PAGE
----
Metal typeface block

More Typefaces for Engraving

Another selection of suitable typefaces for engraving trophies and plaques

As we said in the first part, a well thought out typeface speaks volumes about your company’s image. Context as well as clarity is another aspect, and this is profound with engraving and etching. Here’s another selection of ‘must-use’ typefaces. This time, we are focusing on serif typography.

Part Two: Serif Typefaces

Times Roman/Times New Roman

As famous as (or infamous if you prefer) Comic Sans MS, the Times Roman/Times New Roman is associated with the newspaper that gives the typefaces their name. It is formal yet clear, especially for trophies and signage. In less weighty forms, it is ideal for body text; in bold and italic forms, great for banners. The Times Roman family of typefaces were designed by Victor Lardent and Stanley Morison for The Times newspaper in 1931, and used a year later.

Best for: information signs, trophies, and plaques.

Goudy Catalog/Goudy Old Style

The Goudy typefaces designed by Frederic Goudy are a suitable alternative to Times Roman. They also predate its more famous typographical cousin by sixteen years (1915). Since Mr. Goudy’s original designs, there have been variants created by Morris Fuller Benton (for example, Goudy Catalog, 1919). In Goudy Catalog, it comes into its own for informative text. Goudy Bold is good for banners, whereas decorative engraving work is suited to Goudy Handtooled.

Best for: information signs, trophies, and plaques.


A slab-serif typeface, the Clarendon family of typefaces designed by Robert Besley date from 1845. When intellectual property law and cryptography were in their infancy, it was the first typeface to have been patented. It is a popular here type for display material and signage. From 1968 to 1990, it was synonymous with Granada Television’s on-screen graphics. It is a popular choice for newspaper headlines.

Best for: direction signs, signage, and headlines.

Optima Black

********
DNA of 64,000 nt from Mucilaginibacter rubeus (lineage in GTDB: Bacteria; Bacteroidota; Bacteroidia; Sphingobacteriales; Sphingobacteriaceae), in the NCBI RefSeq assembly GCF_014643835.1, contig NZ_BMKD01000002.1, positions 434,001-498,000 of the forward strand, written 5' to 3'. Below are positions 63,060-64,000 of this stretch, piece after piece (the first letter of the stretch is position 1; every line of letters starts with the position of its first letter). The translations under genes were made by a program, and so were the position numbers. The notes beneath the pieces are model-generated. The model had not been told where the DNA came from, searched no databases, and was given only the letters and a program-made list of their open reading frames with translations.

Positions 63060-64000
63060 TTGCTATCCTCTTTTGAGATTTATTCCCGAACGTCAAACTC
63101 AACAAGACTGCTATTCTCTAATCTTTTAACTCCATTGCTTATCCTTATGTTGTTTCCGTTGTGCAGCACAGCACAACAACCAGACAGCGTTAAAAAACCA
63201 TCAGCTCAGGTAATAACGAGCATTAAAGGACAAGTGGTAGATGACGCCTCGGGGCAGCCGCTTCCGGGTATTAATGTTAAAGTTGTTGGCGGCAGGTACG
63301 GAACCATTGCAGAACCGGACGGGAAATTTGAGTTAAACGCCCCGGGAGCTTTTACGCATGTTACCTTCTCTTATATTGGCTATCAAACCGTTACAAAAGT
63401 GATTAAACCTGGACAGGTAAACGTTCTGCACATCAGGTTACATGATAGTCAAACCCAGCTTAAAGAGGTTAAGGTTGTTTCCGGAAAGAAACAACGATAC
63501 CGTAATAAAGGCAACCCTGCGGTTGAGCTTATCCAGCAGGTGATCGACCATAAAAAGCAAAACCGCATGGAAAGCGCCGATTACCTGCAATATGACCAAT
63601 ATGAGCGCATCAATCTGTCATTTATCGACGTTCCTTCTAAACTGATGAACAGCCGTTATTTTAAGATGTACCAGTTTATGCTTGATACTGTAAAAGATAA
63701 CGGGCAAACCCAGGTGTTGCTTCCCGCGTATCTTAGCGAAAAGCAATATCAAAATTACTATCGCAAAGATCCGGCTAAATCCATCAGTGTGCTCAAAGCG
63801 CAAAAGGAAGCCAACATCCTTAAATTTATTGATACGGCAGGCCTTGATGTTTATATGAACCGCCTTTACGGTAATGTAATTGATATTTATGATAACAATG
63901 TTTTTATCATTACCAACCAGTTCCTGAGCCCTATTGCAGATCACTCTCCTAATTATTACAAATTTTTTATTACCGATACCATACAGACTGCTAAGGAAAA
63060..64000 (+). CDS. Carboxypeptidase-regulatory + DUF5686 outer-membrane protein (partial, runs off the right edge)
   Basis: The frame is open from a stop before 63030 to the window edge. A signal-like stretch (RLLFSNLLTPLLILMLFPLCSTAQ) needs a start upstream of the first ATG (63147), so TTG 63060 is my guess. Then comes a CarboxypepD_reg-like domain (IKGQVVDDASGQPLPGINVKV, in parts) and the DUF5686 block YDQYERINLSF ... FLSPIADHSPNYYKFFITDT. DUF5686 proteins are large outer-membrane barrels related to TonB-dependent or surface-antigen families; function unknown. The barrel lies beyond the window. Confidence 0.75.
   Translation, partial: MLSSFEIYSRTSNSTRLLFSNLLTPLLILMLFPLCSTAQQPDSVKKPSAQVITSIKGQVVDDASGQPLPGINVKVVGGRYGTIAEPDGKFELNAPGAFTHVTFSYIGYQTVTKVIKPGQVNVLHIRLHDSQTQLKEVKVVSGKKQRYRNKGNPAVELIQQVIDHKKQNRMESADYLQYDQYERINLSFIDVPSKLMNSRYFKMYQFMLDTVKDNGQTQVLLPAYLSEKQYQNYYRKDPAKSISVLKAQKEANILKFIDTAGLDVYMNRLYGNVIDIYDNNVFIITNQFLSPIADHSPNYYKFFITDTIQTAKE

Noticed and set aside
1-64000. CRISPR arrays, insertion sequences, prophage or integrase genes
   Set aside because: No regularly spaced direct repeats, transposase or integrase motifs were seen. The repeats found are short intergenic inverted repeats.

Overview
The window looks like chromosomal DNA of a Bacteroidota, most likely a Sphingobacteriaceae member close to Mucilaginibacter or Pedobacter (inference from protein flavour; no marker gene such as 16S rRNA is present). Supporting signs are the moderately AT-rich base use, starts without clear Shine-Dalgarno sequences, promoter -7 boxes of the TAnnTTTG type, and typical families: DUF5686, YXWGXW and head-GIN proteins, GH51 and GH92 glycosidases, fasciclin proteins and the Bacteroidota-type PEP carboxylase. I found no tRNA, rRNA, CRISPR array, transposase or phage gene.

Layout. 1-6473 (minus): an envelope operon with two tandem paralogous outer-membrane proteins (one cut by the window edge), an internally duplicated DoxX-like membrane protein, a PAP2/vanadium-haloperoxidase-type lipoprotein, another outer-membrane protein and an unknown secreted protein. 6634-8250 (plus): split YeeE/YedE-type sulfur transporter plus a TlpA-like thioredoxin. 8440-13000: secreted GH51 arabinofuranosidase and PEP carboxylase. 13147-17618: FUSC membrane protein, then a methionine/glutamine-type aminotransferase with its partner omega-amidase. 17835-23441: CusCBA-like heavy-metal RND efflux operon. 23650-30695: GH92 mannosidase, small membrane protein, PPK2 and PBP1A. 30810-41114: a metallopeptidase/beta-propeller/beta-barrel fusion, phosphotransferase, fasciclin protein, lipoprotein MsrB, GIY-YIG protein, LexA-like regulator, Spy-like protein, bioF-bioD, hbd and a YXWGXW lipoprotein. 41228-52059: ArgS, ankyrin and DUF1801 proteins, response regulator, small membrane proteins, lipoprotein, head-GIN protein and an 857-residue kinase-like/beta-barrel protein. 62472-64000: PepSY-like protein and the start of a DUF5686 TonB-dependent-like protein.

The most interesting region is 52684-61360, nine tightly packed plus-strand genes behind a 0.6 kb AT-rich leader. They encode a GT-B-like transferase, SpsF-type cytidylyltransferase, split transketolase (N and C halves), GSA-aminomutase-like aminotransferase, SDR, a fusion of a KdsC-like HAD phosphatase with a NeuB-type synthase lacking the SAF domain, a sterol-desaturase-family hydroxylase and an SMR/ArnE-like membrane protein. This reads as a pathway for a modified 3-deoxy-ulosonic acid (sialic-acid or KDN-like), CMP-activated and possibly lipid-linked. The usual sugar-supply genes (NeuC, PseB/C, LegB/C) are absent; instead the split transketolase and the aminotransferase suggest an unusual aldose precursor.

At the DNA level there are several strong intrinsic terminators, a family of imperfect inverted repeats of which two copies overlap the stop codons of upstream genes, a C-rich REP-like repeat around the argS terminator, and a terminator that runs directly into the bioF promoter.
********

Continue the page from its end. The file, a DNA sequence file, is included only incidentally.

The Optima Black typeface is a very good alternative to Times Roman. Created by Hermann Zapf (also of Zapf Dingbats symbols fame) in Germany, it is best used on trophies and signage. Inspired by Roman-era and Roman style lettering, Mr. Zapf’s original name was New Roman. Instead, the marketing staff insisted on Optima. With Times Roman, and Times New Roman, graphic designers would have been confused if Hermann had his own way.

Best for: signage and trophies.


Seen as a 1970s typeface (due to its ubiquity in the aforementioned decade), the Souvenir family of typefaces date from 1914. The original version was created by Morris Fuller Benton and used for headers and body text. Ed Benguiat’s revival of the type in the early 1970s saw the addition of thicker and thinner weights. The thicker weights were seen on posters and album covers at the time, and it gained the same sort of reputation that Comic Sans MS has today. In its thickest form, Souvenir is very good for banners and signage. The thinner weights make for a friendlier body text type, suited to fine engraving work.

Best for: direction signs, trophies (thinner weights), and plaques.

Any other suggestions…?

If you have enjoyed our two-part look at typefaces, feel free to add a few more suitable ones to our lists. Any comments on our suggested typefaces are appreciated.

Able Engraving, 07 October 2016.